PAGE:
The development of an autonomous self-propelled military antiaircraft missile system "Wasp" (9K33) began in accordance with the Decree of the USSR CM dated October 27, 1960. For the first time, the task was to develop an autonomous complex with placement on one self-propelled floating chassis (combat vehicle) as all combat vehicles, including radar stations and launcher with missiles, as well as communications, navigation and surveying, control, and power supply sources. New were the requirements to detect air targets in motion and to engage them by fire from short stops. The weight of SAMs was limited to 60-65 kg, which would allow two soldiers to manually charge the launcher.
The main purpose of the complex was to cover the forces and means of motorized infantry divisions from low-flying targets. At the same time, the Decree tasked the development of the Osa-M ship's SAM system using a missile and a part of the Osa complex's electronic means.
The head designer of the overall SAM system and the 9AZZ combat vehicle of the 9KZZ complex was determined by the Research Institute-20 of the State Committee for Environmental Protection. M.M.Kosichkin was appointed as the Chief Designer of the complex and the vehicle. The Design Bureau of Plant No.82 of the Moscow City Council of the People's Commissariat for Defense headed by A.V.Potopalov was charged with the missile development.
The development of the concept of the Wasp SAM system was influenced by the information on the work carried out in the USA on the development of the autonomous self-propelled SAM system "Mauler" with the placement of all its facilities on the chassis of the M-113 tracked multi-purpose armoured personnel carrier (APC) widely introduced in those years. It should be noted that, ultimately, the Americans failed to create this complex.
The development of the Wasp complex was also very difficult in the USSR. Repeatedly, the time frame for development of the missile components, chassis and the entire complex was interrupted. As a result, by 1962 the works actually never left the stage of experimental laboratory testing of the main systems. This failure was predetermined by excessive optimism in evaluating the prospects for the development of domestic solid fuels and the element base of on-board equipment of the control system. At the stage of development of tactical and technical requirements the complex was called "Ellipsoid".
By the Decree of the CPSU Central Committee and the USSR CM dated September 7, 1964, Plant No. 82 (Tushino Machine-Building Plant) was exempted from the work on missile 9MZZ with the connection instead of it OKB-2 GKAT led by Grushin, and a new start date for testing - II quarter 1965. The permissible starting mass was doubled and brought up to the realistically achievable level - 110-115 kg. It was intended to defeat targets with MIG-19 ESR flying at 500 m/s at a range of 8-10 km at flight altitudes from 50-100 m to 5 km, and the same targets at subsonic speeds - at ranges up to 10-13 km and altitudes up to 6-7 km.
The Decree of the USSR Council of Ministers also set a new deadline for submission of SAMs for joint testing - II quarter of 1970. V.P. Efremov, Director of NIIEMI MRP (former NII-20 SCRE) was appointed Chief Designer of "Osa", I.M. Drize was appointed Deputy Chief Designer. By decision of the Commission of the Presidium of the USSR Council of Ministers on Military and Industrial Issues, the development of the floating hull wheel chassis 937 (later - 5937 or "Osnova") for the "Wasp" SAM was assigned to the Bryansk Automobile Plant of the Ministry of Aircraft Industry.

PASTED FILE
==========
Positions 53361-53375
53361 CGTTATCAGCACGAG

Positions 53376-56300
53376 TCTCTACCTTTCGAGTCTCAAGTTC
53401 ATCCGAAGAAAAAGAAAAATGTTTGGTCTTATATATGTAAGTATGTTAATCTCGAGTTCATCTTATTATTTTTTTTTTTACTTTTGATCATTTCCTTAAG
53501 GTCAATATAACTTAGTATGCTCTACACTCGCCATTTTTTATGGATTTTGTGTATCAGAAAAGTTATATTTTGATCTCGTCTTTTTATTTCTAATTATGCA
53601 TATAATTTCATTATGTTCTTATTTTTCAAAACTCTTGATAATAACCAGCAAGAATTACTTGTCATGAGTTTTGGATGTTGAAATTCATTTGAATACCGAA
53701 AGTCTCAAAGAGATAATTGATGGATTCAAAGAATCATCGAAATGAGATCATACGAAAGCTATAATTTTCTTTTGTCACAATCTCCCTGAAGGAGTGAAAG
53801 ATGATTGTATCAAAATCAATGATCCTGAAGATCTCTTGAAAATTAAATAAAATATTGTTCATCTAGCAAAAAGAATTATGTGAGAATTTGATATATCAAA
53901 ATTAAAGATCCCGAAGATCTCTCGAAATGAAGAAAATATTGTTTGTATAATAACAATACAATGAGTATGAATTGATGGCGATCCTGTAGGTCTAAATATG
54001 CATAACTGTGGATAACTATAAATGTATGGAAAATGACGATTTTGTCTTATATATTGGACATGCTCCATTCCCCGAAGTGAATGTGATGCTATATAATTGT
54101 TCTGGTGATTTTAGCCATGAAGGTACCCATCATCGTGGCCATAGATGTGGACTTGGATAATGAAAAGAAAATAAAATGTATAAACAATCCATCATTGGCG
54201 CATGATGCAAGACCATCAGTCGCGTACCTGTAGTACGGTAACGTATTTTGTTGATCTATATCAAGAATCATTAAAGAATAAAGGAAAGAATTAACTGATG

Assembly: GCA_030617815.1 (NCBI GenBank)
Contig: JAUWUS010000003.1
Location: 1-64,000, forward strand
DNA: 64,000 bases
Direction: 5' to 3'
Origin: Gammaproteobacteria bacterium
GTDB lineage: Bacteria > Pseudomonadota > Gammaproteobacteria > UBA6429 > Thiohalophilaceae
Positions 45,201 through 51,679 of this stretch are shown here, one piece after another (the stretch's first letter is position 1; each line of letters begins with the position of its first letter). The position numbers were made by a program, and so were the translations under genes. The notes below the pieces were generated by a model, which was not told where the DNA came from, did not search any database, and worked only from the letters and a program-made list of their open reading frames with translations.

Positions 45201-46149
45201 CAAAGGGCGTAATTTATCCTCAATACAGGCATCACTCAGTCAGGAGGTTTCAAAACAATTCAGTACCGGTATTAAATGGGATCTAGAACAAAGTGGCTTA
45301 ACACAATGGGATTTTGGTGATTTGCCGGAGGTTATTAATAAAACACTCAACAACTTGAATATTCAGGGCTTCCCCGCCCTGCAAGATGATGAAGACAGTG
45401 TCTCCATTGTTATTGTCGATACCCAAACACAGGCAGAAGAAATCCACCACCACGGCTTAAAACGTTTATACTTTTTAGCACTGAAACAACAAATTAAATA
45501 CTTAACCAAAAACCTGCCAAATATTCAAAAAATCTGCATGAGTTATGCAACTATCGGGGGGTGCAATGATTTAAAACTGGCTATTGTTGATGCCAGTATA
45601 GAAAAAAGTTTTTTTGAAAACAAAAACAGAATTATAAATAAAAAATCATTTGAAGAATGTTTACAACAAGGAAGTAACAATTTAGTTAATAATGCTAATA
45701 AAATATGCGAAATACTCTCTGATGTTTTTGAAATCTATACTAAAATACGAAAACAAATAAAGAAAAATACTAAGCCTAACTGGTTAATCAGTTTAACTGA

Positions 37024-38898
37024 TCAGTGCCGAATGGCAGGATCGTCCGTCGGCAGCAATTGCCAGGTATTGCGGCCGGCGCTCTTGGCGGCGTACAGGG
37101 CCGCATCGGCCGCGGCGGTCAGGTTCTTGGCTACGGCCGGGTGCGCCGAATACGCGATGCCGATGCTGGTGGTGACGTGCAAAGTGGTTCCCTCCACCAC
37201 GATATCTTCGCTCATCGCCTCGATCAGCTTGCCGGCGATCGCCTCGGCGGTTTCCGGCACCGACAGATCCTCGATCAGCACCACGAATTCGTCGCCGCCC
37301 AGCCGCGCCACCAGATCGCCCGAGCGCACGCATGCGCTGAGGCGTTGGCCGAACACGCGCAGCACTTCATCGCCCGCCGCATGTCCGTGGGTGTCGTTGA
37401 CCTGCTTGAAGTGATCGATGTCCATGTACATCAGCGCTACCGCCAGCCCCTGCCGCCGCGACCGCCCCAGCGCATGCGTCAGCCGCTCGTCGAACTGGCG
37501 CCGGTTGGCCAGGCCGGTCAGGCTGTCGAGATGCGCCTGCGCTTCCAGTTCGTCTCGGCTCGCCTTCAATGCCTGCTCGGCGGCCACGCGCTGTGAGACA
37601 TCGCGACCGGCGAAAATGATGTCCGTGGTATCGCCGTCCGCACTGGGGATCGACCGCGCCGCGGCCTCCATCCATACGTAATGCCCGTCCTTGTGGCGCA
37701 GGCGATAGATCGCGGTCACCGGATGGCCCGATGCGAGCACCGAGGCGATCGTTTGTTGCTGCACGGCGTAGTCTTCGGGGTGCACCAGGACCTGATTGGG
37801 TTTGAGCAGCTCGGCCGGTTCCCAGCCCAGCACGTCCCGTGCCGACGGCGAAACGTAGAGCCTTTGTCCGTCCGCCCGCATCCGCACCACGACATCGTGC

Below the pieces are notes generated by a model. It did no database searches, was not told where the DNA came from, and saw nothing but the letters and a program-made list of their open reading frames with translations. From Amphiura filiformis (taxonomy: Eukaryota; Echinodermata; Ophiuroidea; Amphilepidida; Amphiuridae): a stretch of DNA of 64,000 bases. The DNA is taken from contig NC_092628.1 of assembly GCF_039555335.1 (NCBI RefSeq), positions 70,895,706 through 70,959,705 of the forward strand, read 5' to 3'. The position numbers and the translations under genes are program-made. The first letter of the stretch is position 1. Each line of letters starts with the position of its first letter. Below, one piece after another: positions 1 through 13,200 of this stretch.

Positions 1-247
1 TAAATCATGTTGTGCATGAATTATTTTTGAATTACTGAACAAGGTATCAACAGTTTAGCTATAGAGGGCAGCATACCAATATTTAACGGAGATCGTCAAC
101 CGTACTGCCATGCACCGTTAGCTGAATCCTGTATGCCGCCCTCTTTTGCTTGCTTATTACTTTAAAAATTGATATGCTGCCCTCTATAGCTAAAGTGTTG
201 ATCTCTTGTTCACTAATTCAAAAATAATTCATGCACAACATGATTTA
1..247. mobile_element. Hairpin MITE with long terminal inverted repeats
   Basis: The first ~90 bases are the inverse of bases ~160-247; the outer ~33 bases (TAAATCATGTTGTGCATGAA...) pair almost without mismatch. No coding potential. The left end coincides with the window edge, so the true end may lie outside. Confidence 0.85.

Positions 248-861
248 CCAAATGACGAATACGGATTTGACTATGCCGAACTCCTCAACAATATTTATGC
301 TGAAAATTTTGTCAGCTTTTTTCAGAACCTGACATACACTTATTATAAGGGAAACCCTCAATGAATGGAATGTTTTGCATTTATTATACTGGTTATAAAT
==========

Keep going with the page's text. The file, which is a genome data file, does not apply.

In March-June 1970, the factory tests of SAMs were successfully completed at the Emba test site, and from July 1970 to February 1971 - joint tests under the leadership of the State Commission headed by M.M.Saveliev. The complex was adopted by the Decree of the CPSU Central Committee and the USSR CM on October 4, 1971. At the same time, the Osa-M SAM system entered service with the Navy ships.
At present, production of the complex is completed. Wasp 9K33 SAMs were delivered to Angola, Algeria, Greece, India, Iraq, Jordan, Libya, Poland, Syria and Yugoslavia. The complex is in the service of 19 countries.
In the west, the complex was designated SA-8 "Gecko".
Wasp" 9K33 SAM consisted of:
- A 9A33B reconnaissance, pointing and launch vehicle with four 9M33 anti-aircraft guided missiles,
- 9T217B transport and charging machine with eight ZUR,
- control and maintenance equipment mounted on vehicles.
The 9A33B combat vehicle was located on a three-axle chassis BAZ-5937, equipped with a water cannon to move afloat, with a powerful undercarriage diesel engine, means of navigation, top linking, life support, communications and power supply of the complex (from the gas turbine unit and from the generator of power take-off of the running engine). The air transportability of the IL-76 airplane and transportation by railway within the limits of the size 02-T were provided.
The target detection radar placed on the 9A33B combat vehicle behind the transport and launch containers was a coherent-pulse radar with a circular view of the centimetre range with an antenna stabilized in the horizontal plane, which made it possible to search and detect targets while the complex was moving. The radar carried out a circular search by rotating the antenna at a speed of 33 rpm, and on the corner of the place - prerebroskoy beam in one of three positions at each antenna rotation. With pulsed radiation power of 250 kW, the sensitivity of the receiver is about 10E-13 W, width of the beam on azimuth 1°, on the angle of the place - from 4° in the two lower positions of the beam and up to 19° in the upper position (the total sector of view at the corner of the place was 27°), the station detected the fighter at a range of 40 km at a flight height of 5000 m (27 km - 50 m). The station was well protected from active and passive interference.